The Future of Geriatric Care


By 2030, it is estimated that about one in five Americans, 20%, will be age 65 or older. That will be a larger portion of the general population than that made up by children. This Health Resources and Services Administration projection of the aging population shows a significant need for focus on the future of geriatric medicine.

The American Geriatrics Society claims that one geriatrician can care for up to 700 patients and estimates that about 30% of the elderly population will require geriatric care. By that metric, the United States will need over 12,000 full-time geriatricians by 2030, and American Geriatrics Society counted under 7,500 full-time geriatricians in the US as of 2021, and the number is not projected to grow much within the decade.

A big change is needed in the field of elder care. To ensure the future of geriatric medicine, younger people need to be better incentivized to pursue a career in geriatric medicine. The quality of studies on older persons with multiple chronic conditions needs to be improved, and public policy will need to make addressing the aging population a priority.

Stethoscope on Medical Textbooks

Working in Geriatric Care

For a few reasons, the field of geriatrics is not drawing in as many medical students as other specialties might, with less than one percent of ACGME first-year residents and fellows going into geriatric care according to the Association of American Medical Colleges. Understanding the deterrents to the field of geriatrics will be the first step in addressing why there are not enough geriatricians.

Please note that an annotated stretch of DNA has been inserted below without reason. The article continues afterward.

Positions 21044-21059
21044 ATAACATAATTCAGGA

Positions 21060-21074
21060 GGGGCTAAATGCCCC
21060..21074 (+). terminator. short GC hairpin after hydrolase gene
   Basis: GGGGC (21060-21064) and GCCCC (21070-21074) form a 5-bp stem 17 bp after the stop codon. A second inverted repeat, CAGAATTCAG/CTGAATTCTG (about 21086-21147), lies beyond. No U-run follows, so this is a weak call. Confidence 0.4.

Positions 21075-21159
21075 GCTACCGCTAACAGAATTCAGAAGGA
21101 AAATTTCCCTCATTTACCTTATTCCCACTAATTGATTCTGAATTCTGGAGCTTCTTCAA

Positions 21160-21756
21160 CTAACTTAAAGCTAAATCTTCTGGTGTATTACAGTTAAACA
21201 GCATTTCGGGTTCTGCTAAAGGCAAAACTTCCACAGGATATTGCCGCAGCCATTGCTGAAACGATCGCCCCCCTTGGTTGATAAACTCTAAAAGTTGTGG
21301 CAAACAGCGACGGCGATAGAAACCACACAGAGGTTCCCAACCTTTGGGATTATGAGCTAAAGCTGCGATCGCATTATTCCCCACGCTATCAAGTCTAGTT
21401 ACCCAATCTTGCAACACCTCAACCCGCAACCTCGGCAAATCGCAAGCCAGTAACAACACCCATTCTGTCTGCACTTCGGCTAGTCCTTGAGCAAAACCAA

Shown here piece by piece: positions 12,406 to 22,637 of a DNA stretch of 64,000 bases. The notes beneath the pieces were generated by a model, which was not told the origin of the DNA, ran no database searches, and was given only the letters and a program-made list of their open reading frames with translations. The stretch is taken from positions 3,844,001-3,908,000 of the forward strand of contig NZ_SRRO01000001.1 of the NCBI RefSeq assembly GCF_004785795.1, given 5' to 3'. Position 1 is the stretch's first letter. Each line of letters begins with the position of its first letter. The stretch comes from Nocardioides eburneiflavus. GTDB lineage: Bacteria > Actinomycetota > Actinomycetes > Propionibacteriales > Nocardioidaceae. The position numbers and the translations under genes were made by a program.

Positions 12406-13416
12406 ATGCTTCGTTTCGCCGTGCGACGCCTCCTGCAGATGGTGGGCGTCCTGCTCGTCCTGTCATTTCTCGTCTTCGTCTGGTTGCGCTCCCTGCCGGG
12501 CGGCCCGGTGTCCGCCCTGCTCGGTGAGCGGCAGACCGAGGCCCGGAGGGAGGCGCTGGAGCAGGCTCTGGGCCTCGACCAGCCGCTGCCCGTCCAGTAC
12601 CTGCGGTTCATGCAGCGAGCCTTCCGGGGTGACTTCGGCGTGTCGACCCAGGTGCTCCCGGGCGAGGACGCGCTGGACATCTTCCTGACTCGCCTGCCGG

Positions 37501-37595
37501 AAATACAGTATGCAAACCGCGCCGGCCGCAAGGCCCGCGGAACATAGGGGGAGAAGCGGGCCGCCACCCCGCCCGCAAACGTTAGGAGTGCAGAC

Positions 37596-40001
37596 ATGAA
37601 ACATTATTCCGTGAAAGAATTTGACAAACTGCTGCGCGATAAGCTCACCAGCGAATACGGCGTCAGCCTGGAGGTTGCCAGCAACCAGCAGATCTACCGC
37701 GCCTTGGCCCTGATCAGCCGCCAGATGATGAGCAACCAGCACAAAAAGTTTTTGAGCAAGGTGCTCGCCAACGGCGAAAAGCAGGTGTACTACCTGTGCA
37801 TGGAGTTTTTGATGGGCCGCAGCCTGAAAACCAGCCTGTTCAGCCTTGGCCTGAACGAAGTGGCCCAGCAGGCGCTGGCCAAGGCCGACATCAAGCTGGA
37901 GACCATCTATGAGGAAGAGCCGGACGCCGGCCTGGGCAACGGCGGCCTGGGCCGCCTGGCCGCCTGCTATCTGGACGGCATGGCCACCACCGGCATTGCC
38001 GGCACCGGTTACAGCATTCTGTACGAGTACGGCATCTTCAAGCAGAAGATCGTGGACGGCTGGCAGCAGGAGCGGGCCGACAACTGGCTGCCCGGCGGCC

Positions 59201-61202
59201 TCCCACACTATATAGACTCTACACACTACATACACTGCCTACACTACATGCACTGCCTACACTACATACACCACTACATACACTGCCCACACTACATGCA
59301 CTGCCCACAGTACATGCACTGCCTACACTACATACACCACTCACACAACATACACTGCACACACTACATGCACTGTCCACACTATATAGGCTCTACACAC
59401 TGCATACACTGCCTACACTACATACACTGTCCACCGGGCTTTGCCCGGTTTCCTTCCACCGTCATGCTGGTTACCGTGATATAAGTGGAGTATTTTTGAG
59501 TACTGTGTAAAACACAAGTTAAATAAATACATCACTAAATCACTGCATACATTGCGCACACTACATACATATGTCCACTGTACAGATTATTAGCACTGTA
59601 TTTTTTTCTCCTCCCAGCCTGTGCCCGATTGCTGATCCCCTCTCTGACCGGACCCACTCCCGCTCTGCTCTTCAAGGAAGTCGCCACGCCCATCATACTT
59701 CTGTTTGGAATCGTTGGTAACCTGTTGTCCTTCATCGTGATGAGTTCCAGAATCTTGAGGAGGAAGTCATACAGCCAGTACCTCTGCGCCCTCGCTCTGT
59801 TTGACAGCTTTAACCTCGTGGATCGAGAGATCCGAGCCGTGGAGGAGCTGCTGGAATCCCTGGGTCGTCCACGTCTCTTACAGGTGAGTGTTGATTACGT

One of these reasons is simply the stigma which surrounds working with older adults and in nursing homes. Geriatrics is not seen with the same air of glamor as some specialties are and working in geriatric care also requires an additional year or more of specialized studies compared to other sub-fields of medicine.

Aside from this perception, geriatric medicine is also one of the lowest paying specialties. A 2016 study for the Southern Medical Journal compared the average career income progression of a geriatrician versus that of a nurse practitioner, finding that the graduates who pursue a career in geriatrics would take almost until age 40 to match the income of the graduates who would find work as a primary care nurse practitioner.

In this scenario, by age 65 the geriatrician's income would still be only about 30% higher than that of the nurse practitioner. While this in itself is still considered a decent income to many, when considering the amount owed in tuition and loan repayment, especially for a specialty that requires additional years of study, the incentive to work in a lower paying specialty is not high enough to attract more students.

According to Glassdoor estimates as of February 2023, the median yearly salary for a geriatrician in the US is just over $173,000. By comparison, the average cariologist's income annually in the US is just over $396,000. With such a start difference in salary, it is no wonder that fewer and fewer medical students choose geriatrics as their specialty.